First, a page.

Global SITREP for Friday, 19 January 2024 – Forward Observer

Global SITREP for Friday, 19 January 2024

Good morning, and welcome to the Global Situation Report for Friday, 19 January 2024. 

  1. CHINA TO OPEN PORT IN PERU, AVOIDING CHOKEPOINTS: Chinese shipping company COSCO announced they would open and will fully own and operate a port in Chancay, Peru, in November of this year.
  • Brazilian food and Peruvian copper, along with other South American goods, will ship out of this Pacific port to China.
  • China and Peru intend to make this a regional shipping hub that can avoid the Panama Canal and the Atlantic.

Why It Matters: China has effectively secured a shipping route with an economic ally that will avoid a critical maritime chokepoint and a high concentration of Western naval forces. As a commercial port, it is unlikely to be used as a naval hub. This is also likely to strengthen South American integration and economies as overland routes into Chancay spring up to sell goods in China, and it provides an imperative for all of the countries shipping from there to ensure port security from any hostile entities. All of this is likely to increase Chinese influence in the American hemisphere. – J.V.

Chinese Foreign Minister Wang Yi is scheduled to meet with counterparts in Brazil and Jamaica over the weekend – another sign that China continues to place great interest in South America and the Caribbean. – M.S.

  1. NATO’S 90K-MAN EXERCISE IN EUROPE: NATO is preparing to launch a 90,000-man European exercise in May. This is reportedly the largest exercise since the Cold War and will be based on an Article V activation.
  • The expected troop size has more than doubled since it was first reported in September 2023, when it was supposed to be only 40,000.
  • Only 9,000 troops participated in the 2021 iteration, according to the Department of Defense.
  • NATO announced all 31 nations would participate. The DoD reported that only “over 20” participated in the 2021 iteration.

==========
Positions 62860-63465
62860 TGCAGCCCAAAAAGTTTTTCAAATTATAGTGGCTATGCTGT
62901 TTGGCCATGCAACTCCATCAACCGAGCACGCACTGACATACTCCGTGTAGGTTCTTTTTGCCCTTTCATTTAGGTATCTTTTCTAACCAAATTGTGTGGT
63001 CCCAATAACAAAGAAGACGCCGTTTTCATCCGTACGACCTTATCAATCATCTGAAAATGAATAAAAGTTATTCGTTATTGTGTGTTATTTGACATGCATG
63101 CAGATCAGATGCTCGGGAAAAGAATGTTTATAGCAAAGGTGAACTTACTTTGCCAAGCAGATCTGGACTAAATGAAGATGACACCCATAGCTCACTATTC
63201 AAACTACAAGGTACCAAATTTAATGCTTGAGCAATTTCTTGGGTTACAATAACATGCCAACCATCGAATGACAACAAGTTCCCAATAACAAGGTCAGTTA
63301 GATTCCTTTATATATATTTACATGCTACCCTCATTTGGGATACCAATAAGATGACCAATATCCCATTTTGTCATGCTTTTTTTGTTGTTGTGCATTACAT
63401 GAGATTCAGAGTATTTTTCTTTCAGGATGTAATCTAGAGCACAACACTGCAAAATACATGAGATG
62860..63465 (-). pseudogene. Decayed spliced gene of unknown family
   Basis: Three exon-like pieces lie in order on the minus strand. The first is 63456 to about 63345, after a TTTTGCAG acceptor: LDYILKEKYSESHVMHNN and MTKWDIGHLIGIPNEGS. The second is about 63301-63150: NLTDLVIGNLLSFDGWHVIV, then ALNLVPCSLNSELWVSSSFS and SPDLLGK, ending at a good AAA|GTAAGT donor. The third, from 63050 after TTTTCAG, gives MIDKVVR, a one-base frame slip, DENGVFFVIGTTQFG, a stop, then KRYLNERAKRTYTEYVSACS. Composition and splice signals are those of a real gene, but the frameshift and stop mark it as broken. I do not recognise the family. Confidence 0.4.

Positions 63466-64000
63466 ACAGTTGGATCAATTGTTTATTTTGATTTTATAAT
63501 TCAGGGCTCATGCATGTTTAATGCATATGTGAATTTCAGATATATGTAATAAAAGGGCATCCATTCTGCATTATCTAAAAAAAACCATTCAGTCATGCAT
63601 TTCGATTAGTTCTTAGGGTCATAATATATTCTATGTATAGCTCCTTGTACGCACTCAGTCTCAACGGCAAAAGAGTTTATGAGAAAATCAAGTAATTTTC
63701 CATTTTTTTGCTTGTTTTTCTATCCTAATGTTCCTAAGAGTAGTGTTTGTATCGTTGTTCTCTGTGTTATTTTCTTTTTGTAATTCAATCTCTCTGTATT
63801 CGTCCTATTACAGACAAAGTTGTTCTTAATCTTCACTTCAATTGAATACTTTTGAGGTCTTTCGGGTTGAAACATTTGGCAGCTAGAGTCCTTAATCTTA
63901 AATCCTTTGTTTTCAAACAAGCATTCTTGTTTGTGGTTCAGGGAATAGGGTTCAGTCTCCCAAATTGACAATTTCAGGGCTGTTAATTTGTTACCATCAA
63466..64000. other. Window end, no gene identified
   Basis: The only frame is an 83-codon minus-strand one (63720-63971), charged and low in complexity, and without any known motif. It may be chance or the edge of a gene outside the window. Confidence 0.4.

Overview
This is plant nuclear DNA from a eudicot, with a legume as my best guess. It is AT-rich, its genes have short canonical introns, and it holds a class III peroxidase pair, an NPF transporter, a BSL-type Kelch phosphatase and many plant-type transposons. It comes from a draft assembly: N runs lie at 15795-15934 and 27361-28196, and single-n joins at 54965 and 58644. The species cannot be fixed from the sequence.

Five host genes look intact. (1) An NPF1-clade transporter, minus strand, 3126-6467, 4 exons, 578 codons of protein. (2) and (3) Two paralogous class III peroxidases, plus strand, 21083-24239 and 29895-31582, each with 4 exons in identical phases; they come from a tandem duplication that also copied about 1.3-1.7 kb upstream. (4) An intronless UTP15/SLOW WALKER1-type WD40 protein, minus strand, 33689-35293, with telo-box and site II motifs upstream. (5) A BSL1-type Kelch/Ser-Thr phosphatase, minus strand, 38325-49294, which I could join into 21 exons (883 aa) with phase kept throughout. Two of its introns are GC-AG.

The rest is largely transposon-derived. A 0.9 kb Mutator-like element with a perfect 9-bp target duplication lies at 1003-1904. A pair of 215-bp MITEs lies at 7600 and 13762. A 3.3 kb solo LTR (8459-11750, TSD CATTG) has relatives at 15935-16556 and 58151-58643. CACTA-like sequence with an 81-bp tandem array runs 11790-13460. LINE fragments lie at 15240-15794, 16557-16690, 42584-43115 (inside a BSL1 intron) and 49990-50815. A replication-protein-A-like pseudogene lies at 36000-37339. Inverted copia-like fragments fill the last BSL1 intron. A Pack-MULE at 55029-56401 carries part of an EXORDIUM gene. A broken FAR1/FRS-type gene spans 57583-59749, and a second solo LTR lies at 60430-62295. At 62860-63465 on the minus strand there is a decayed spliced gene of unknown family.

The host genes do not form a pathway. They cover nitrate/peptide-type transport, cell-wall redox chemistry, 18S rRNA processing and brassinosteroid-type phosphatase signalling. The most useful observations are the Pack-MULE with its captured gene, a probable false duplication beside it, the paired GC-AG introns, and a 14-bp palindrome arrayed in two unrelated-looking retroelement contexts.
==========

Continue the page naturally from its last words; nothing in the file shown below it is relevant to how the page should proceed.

Why It Matters: This is a routine exercise that is experiencing non-routine participation. While this points to unity within NATO for a common defense, it starkly contrasts the disunity we saw in Operation Prosperity Guardian. NATO nations are likely taking collective defense in Europe more seriously but also recognizing that they need to ramp up their own defense. Both of those attitudes will contribute to increased defense spending and likely more frequent and larger joint exercises for NATO and other alliances. – J.V.

  1. CONGO COPPER AND COBALT SCARCITY LOOMS AMID UNREST: Democratic Republic of the Congo (DRC) opposition leaders are calling for mass protests tomorrow as the current president is sworn in for a second term. Both opposition leaders and the national Roman Catholic Bishop have accused the ruling party of mass voter fraud.
  • The DRC was the world’s second-largest exporter of refined copper in 2021, the fourth-largest raw copper producer in 2020 (7.6% of global copper), and has been growing copper production each year.
  • Seventy percent of the world’s cobalt comes from the DRC, with a single mine accounting for 20% of the world’s cobalt.

Why It Matters: Both minerals are critical to numerous industries. Copper is involved in everything from bullets to wiring. Cobalt is used as an alloy for high-end jet engine parts and battery production. A disruption to either of these minerals could lead to higher prices for end-users and consumers. – J.V.

Goldman Sachs predicted less copper supply through 2030, as production in Peru and Chile, which together account for one-third of global copper production, has been in decline since 2020. – H.B.

THAT’S A WRAP: This does it for today’s edition. Thank you for reading. If you know folks who would also like to receive this email, would you please forward it to them? We appreciate you spreading the word. – M.S.

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